Advertising disasters. How sensationalism in the news-media only makes it worse.

October 10, 2008

“The sky is falling! The Dow is too!”

Everyone is talking about the economy. Or should I say shrieking? Fueled by hysterical reportage, the topic has become another 9/11. While the credit crisis is real, I think the media has taken it too far. Cable news is downright ghoulish about it. “How low will it go?” bellows the reporter on CNN. Words like “disaster” and “catastrophe” are being tossed around so often they are losing all meaning.

It reminds me of the hurricane coverage on the Weather Channel. A storm brews in the tropics and the media responds accordingly. Reporters put on their raincoats. Experts materialize. We are captivated by the swirling tempest, hypnotized by its evil eye. The journalists and experts speak gravely of dire consequences but beneath the warnings, we can’t help but detect a sense of ghoulish anticipation. Dare I suggest it’s as if the experts and reporters are secretly hoping for the worst. Why? Because the nastier the storm the more people will watch it. We personify the hurricane: Hugo, Katrina. It’s personal now. The drama is real!

Is it not eerily similar to what we are witnessing right now, regarding the markets? Expert analysts, sleeves rolled up, are screaming about “bottoms” and “bailouts.” The women of CNN are genuinely concerned.  I heard one today liken the crashing markets to “a car racing down a huge hill without any brakes.” An apt metaphor, I suppose. But did the hill have to be “huge?” And is the car really “racing?”  Like kids at an auto race, are these journalists watching the markets, hoping for a crash?

In the face of epic bad news the media becomes more like an ad agency. The news is written as copy now, full of melodrama and pathos. They are selling these storms and crashing markets, making volcanoes out of mountains. The drama is real!

And so it is. But is the hyperbolic coverage becoming a self-fulfilling prophecy? My financial advisor said she wished they’d just be quiet, that enough was enough. We get it, already. She feared a “War of the Worlds” effect. That the American people were beginning to fear the worst, and that the worst was yet to come. And since no one (the experts, the Presidential candidates, Oprah) knows what to do, panic ensues. Panic begets chaos. The markets tumble further. The sky falls.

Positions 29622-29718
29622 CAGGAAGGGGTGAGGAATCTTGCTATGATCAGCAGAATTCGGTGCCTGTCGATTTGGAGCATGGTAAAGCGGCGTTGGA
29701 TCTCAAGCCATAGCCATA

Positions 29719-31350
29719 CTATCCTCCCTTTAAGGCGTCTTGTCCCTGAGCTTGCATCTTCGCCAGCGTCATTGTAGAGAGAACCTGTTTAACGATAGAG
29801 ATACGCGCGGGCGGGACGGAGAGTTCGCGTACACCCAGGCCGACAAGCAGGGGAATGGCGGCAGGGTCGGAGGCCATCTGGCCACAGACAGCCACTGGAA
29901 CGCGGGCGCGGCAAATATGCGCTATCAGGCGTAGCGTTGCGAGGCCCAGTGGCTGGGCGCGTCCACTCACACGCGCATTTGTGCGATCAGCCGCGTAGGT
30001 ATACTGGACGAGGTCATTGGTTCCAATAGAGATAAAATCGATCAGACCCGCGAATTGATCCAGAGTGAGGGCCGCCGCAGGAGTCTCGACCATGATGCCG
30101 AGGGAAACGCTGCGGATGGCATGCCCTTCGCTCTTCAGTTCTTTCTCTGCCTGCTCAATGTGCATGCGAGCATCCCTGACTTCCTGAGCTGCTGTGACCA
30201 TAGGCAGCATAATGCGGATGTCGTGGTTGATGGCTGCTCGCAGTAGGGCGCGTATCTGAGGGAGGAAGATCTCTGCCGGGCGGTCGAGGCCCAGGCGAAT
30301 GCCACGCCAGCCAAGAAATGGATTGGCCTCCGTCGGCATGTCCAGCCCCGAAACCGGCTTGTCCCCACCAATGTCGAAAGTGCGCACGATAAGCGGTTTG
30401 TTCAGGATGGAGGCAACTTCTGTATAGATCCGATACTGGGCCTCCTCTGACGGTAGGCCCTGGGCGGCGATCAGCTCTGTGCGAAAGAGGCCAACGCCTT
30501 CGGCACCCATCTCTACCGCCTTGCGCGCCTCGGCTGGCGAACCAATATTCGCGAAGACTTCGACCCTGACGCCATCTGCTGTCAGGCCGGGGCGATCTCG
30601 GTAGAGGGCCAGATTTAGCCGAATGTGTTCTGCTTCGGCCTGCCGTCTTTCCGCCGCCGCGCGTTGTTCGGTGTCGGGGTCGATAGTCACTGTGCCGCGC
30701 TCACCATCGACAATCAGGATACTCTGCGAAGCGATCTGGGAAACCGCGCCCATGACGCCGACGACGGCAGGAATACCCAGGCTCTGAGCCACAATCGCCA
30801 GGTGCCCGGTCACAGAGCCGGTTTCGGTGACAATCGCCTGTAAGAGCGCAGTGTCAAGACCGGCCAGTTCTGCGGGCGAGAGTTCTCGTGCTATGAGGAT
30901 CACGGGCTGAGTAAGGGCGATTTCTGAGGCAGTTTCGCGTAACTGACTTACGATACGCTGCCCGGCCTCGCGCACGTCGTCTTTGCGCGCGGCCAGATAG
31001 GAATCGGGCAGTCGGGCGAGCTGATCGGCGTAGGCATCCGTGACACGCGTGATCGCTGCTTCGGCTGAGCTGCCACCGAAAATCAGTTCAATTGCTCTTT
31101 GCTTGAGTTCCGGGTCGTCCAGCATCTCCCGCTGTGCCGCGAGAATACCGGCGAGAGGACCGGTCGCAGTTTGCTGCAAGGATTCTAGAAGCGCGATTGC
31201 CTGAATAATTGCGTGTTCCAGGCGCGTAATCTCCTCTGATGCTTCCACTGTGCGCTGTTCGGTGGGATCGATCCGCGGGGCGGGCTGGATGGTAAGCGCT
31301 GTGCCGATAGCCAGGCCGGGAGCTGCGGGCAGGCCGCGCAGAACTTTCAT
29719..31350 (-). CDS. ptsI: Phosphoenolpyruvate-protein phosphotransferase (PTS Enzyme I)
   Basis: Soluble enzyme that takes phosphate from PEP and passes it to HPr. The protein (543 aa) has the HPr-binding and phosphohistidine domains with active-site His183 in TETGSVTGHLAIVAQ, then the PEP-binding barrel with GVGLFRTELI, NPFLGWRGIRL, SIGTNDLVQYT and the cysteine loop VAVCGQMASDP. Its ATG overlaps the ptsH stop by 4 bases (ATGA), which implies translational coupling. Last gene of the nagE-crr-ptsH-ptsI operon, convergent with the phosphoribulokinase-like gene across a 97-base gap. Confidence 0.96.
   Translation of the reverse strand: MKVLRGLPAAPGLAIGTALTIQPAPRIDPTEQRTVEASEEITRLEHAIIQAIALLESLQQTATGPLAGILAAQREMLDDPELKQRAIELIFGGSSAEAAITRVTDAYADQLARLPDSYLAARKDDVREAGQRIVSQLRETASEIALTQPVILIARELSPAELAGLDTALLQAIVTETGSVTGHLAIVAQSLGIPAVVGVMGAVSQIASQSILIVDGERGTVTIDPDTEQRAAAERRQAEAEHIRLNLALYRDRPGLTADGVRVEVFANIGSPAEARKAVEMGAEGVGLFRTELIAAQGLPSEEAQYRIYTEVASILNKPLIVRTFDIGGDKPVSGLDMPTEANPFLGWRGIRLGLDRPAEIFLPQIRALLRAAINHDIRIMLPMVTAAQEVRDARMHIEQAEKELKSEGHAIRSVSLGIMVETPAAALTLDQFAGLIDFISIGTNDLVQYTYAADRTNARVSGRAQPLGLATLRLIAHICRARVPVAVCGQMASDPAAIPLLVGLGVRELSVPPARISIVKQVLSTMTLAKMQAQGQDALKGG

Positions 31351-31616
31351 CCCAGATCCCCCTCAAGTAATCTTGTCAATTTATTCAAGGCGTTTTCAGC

5 Responses to “Advertising disasters. How sensationalism in the news-media only makes it worse.”

  1. Jason Fox said

    Exactly. I’m tired of the sensationalism in the news. Been tired of it long before this. While there are certainly valid reasons for the markets to go down, I suspect they’ve long since over-corrected. And why? Pure FUD. Take a look around, folks. Were (are) things really that bad in your personal economy. For some, sure. But overall? Not so much. And I’m speaking as I guy who hasn’t had a steady gig in two years. Yet we somehow managed to make all of our house payments, pay off a car and have two kids (at once, thank you). While I personally attribute our relatively steady finances to Providence, I do think our situation isn’t unique. Hmmm, but maybe the fact that our debt is our house is. Still, if people would take care of their own business, we’d get over this mess a lot sooner. And turn off the freakin’ TV and your iPhone’s stock ticker.

  2. If you haven’t read david foster wallace’s “infinite Jest” now’s the time. it is all about the ever-increasing white noise that distorts and disturbs modern life. advertising, which dfw was not too fond of–plays a major part in the book, in that each year is sponsored by a company. ie, the year of glad or the year of the depends adult diaper. six years ago wallace threw out his tv, because he realized that in all the time he had watched it, it had never really given him any joy–not a bad idea when you really think about it. there’s very little reason to watch the talking heads, they sensationalize everything to drive ratings. walk your dog. hug your kids. stare at a tree for an hour or so. things will be ok.

  3. Pale Writer said

    RIP David Foster Wallace

  4. Some thoughts from the late, great DFW:

    What TV is extremely good at – and realize that this is “all it does” – is discerning what large numbers of people think they want, and supplying it.

    I think TV promulgates the idea that good art is just art which makes people like and depend on the vehicle that brings them the art.

    Nuclear weapons and TV have simply intensified the consequences of our tendencies, upped the stakes.

    TV-type art’s biggest hook is that it’s figured out ways to “reward” passive spectation.

  5. Andy Webb said

    Aye, the media stir up fear and trembling; it appears as if the sky is falling… and something else appears. Look at those freakin’ great stock-buying opportunities!

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